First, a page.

TEGUCIGALPA, Jan 18 (Reuters) - Honduras’ economy will grow between 3.7 and 3.8 percent in 2017 after expanding by 3.6 percent in 2016, the country’s central bank head said on Wednesday, adding that certain policies implemented by U.S. President-elect Donald Trump could cause growth to fall by one percentage point.
Manuel Bautista, president of the Honduran central bank, told Reuters in an interview that “in the worst-case scenario,” moves to halt remittances or deport immigrants could lead the country’s economy to grow by 2.7 percent.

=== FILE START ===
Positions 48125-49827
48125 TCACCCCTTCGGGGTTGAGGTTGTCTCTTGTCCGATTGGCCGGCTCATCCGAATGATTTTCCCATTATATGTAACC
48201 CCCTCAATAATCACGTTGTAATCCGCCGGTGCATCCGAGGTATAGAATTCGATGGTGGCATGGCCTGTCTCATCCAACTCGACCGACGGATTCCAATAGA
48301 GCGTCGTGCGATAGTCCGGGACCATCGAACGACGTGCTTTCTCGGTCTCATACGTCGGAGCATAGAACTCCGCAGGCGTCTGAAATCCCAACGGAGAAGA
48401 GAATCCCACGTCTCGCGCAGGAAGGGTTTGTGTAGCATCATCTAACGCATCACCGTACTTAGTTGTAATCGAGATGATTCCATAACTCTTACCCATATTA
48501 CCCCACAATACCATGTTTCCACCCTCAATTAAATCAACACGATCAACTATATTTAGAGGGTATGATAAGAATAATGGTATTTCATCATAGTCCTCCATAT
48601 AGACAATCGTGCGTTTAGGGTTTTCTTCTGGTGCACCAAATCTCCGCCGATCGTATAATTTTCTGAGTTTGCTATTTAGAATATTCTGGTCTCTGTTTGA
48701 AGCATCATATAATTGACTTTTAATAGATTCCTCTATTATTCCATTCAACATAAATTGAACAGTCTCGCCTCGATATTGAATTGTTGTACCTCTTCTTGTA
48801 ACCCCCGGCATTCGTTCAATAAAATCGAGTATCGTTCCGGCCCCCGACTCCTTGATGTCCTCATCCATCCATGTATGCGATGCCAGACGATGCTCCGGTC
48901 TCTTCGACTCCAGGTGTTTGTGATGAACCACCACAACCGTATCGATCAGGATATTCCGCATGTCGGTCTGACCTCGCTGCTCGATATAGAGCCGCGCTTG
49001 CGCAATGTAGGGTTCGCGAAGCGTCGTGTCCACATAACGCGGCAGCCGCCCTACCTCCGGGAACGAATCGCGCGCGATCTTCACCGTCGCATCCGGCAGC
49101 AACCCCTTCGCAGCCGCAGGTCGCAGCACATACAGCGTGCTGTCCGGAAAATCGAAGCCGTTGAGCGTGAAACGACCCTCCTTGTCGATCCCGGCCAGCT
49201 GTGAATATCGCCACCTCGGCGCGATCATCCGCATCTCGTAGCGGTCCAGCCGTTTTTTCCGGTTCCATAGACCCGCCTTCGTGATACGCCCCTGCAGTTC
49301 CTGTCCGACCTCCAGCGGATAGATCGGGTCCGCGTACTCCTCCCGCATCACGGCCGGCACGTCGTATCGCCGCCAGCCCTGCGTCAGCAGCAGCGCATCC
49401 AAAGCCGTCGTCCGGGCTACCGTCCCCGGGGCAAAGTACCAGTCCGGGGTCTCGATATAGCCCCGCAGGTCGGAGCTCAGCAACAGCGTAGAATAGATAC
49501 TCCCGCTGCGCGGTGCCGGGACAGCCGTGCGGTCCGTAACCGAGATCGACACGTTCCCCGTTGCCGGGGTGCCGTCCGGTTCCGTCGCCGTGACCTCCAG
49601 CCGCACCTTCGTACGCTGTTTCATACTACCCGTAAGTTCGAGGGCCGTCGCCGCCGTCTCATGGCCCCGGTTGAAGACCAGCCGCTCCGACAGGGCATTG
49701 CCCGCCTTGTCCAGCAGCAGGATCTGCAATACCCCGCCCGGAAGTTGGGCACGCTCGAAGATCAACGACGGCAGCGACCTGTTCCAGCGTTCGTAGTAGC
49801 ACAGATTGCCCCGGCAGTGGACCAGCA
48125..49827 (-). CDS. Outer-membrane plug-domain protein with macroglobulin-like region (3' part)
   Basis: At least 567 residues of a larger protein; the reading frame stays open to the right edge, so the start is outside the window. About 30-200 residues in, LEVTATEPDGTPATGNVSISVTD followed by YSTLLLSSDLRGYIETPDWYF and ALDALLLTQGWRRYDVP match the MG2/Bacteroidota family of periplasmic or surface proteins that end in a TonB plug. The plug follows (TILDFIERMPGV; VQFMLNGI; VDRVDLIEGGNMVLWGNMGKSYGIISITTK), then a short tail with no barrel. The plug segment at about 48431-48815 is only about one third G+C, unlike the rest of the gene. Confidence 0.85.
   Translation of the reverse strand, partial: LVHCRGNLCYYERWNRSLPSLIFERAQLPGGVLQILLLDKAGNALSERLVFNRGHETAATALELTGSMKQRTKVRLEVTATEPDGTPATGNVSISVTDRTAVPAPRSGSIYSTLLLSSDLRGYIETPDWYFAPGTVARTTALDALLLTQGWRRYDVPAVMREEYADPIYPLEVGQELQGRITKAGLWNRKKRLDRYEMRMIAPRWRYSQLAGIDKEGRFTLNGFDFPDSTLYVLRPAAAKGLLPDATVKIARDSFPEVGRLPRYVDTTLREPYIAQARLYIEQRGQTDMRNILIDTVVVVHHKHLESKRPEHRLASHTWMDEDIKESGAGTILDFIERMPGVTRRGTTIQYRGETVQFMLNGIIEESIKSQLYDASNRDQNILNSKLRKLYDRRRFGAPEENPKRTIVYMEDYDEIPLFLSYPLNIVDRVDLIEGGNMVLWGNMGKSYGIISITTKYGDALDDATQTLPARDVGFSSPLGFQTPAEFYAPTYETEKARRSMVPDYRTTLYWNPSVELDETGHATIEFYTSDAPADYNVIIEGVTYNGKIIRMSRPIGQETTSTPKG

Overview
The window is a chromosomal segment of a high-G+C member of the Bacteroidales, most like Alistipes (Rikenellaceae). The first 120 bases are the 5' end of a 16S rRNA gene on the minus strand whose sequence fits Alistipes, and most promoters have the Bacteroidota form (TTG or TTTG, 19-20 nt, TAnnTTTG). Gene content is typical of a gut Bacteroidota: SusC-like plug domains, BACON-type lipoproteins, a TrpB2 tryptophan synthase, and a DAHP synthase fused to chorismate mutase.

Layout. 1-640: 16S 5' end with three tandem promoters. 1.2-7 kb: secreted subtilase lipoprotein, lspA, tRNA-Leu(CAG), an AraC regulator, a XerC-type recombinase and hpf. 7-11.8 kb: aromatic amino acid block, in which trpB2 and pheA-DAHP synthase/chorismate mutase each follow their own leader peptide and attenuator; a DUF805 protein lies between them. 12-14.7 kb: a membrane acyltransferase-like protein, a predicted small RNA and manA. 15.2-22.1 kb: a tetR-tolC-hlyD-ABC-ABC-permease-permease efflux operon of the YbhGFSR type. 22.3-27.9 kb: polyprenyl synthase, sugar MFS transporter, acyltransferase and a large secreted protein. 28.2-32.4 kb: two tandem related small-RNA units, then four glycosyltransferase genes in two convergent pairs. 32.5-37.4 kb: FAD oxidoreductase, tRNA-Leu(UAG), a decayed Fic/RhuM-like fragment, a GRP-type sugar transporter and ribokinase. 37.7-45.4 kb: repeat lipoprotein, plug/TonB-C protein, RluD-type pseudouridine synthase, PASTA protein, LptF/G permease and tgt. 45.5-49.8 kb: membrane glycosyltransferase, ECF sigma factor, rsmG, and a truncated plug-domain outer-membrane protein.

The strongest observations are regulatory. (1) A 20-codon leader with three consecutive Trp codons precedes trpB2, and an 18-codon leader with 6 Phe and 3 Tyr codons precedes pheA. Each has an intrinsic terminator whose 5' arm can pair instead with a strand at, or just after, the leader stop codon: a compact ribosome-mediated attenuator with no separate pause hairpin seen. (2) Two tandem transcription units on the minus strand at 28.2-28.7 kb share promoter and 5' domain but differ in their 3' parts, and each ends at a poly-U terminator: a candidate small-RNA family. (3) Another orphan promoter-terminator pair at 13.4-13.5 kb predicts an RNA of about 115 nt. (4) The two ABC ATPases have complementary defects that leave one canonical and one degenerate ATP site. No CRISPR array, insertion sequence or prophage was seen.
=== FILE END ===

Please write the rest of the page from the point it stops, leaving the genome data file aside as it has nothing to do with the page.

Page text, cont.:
“This growth is partly threatened by the uncertainty generated by Donald Trump taking office,” Bautista said. “The impact that he could have on Honduras could be seen more clearly by remittances, rather than business and commerce.”
During the U.S. presidential campaign, Trump threatened to block remittances from immigrants living illegally in the United States.
Bautista also said that he expects inflation in Honduras to accelerate to around 4.5 percent in 2017, up from 3.3 percent last year. (Reporting by Gustavo Palencia, Writing by Natalie Schachar; Editing by Sandra Maler)